Large Scale Analysis of Offensive Performance in Football - Using Synchronized Positional and Event Data to Quantify Offensive Actions, Tactics, and Strategies

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Dokumentart: PhDThesis
Date: 2022-02-17
Language: English
Faculty: 6 Wirtschafts- und Sozialwissenschaftliche Fakultät
Department: Sportwissenschaft
Advisor: Höner, Oliver (Prof. Dr.)
Day of Oral Examination: 2022-01-13
DDC Classifikation: 004 - Data processing and computer science
500 - Natural sciences and mathematics
510 - Mathematics
796 - Athletic and outdoor sports and games
Other Keywords:
 Sports Analytics
 Football Analytics
 Machine Learning in Sports
Offensive Performance
Football (soccer)
Tracking Data
Event Data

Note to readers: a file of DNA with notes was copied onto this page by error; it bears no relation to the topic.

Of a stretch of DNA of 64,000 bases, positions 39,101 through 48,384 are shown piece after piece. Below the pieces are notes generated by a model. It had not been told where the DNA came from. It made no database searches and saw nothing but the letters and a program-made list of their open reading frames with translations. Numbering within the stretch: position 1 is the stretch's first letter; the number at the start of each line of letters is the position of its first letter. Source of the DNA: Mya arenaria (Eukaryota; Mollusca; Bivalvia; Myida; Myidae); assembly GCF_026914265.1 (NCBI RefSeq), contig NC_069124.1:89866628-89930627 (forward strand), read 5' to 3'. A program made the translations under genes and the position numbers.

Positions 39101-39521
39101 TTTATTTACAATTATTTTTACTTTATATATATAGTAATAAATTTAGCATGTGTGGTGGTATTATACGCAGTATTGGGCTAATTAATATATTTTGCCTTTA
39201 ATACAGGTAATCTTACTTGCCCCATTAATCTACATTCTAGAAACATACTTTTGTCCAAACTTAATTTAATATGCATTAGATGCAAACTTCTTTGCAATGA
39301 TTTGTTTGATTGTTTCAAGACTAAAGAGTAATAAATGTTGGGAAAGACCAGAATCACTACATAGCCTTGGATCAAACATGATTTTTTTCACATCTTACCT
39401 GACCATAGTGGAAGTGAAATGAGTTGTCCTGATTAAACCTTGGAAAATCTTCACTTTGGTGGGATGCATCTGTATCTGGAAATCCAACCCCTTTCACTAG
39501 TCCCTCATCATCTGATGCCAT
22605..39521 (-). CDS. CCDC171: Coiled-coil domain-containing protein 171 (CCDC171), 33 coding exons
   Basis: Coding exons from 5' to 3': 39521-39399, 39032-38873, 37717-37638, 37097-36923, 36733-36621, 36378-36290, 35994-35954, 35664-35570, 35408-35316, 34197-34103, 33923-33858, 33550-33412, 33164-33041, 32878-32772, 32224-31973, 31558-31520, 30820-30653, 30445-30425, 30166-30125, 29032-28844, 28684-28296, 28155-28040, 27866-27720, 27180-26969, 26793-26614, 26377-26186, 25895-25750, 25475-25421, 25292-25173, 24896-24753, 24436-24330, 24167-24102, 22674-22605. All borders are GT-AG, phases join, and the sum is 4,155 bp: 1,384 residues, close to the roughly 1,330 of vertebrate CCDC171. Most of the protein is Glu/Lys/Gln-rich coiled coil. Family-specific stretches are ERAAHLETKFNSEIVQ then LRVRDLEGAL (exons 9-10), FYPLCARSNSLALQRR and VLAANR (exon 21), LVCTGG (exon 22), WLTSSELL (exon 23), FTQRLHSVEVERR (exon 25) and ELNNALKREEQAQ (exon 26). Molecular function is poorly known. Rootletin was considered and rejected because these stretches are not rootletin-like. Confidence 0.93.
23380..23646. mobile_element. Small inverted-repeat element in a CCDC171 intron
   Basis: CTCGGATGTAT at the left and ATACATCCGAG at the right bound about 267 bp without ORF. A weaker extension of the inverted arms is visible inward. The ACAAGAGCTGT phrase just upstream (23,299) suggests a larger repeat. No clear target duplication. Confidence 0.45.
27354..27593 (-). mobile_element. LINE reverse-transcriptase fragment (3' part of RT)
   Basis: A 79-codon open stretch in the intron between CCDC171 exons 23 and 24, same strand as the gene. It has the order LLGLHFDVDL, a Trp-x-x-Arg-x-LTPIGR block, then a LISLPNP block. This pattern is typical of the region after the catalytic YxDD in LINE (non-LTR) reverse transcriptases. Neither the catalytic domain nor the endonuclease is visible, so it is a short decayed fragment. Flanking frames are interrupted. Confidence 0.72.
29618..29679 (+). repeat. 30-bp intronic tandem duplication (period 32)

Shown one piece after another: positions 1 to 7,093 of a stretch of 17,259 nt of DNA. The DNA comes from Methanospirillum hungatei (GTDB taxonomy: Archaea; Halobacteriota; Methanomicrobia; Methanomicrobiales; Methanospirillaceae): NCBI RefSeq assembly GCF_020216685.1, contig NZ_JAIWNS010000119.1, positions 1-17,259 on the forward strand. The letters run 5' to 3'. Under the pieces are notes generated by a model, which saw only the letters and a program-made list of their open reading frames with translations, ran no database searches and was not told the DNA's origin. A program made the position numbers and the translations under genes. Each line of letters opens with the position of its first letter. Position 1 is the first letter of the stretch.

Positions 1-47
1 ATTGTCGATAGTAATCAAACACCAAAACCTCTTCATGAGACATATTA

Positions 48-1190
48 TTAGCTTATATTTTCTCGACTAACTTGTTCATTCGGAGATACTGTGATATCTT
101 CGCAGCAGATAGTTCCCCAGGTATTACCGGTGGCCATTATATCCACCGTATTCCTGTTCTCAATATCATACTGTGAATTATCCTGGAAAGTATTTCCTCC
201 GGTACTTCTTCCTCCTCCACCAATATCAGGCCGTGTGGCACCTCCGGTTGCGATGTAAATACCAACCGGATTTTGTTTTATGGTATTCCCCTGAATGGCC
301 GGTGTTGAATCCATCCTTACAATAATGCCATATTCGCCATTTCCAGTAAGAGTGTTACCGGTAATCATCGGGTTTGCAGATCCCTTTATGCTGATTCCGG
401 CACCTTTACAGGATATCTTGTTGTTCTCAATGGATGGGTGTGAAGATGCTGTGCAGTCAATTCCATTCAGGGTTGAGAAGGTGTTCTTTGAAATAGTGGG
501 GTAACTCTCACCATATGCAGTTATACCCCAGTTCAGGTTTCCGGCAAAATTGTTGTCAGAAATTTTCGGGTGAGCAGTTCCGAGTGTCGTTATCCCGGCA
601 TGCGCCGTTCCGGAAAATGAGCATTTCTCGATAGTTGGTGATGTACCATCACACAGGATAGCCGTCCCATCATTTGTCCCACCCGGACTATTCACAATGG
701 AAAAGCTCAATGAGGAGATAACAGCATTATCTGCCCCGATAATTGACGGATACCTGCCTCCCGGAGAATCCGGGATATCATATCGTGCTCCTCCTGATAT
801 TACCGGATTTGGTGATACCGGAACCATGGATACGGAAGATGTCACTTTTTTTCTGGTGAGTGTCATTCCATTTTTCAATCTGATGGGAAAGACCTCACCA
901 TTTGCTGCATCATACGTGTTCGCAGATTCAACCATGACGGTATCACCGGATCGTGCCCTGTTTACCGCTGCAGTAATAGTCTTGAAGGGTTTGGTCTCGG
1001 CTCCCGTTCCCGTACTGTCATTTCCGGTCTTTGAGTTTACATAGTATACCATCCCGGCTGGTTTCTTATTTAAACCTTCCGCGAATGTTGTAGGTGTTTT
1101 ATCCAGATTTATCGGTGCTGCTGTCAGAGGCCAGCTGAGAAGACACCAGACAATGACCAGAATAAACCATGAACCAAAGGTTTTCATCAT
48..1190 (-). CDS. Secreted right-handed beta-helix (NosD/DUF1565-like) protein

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Offensive performances in football have always been of great focus for fans and clubs alike as evidenced by the fact that nearly all Ballon d’Or winners have been forwards or midfielders. With the increase in availability of granular data, evaluating these performances on a deeper level than just goals scored or gut instinct has become possible. The domain of sports analytics has recently emerged, exploring how applying data science techniques or other statistical methods to sports data can improve decision making within sporting organizations. This thesis follows the footsteps of other sports like baseball or basketball where, at first, offensive performances were analyzed. It consists of four studies exploring various levels of offensive performance, ranging from basic actions to team-level strategy. For that, it uses a dataset part of larger research program that also explores the automatic detection of tactical patterns. This dataset mainly consists of positional and event data from eight seasons of the German Bundesliga and German Bundesliga 2 between the seasons 2013/2014 and 2020/2021. In total this amounts to 4, 896 matches, with highly accurate player and ball positions for every moment of the match and detailed logs of every action that occurred, thus making it one of the largest football datasets to be analyzed at this level of granularity. In a first step, this thesis shows how the two different data sources can be synchronized. With this synchronized data it is possible to better quantify individual basic actions like shots or passes. For both actions new metrics (Expected Goals and Expected Passes) were developed, that use the contextual information to quantify the chance quality and passing difficulty. Using this improved quantification of individual actions, the subsequent studies evaluate offensive performance on a tactical pattern level (how goals are scored) and on a strategy level (what team formations are particular effective offensively). Besides their usage on the performance side, these metrics have also been adapted from broadcasters to enhance their data story telling: Expected goals and expected passes are shown during every Bundesliga match to a worldwide audience, thus bringing the field of sports analytics to millions of fans.

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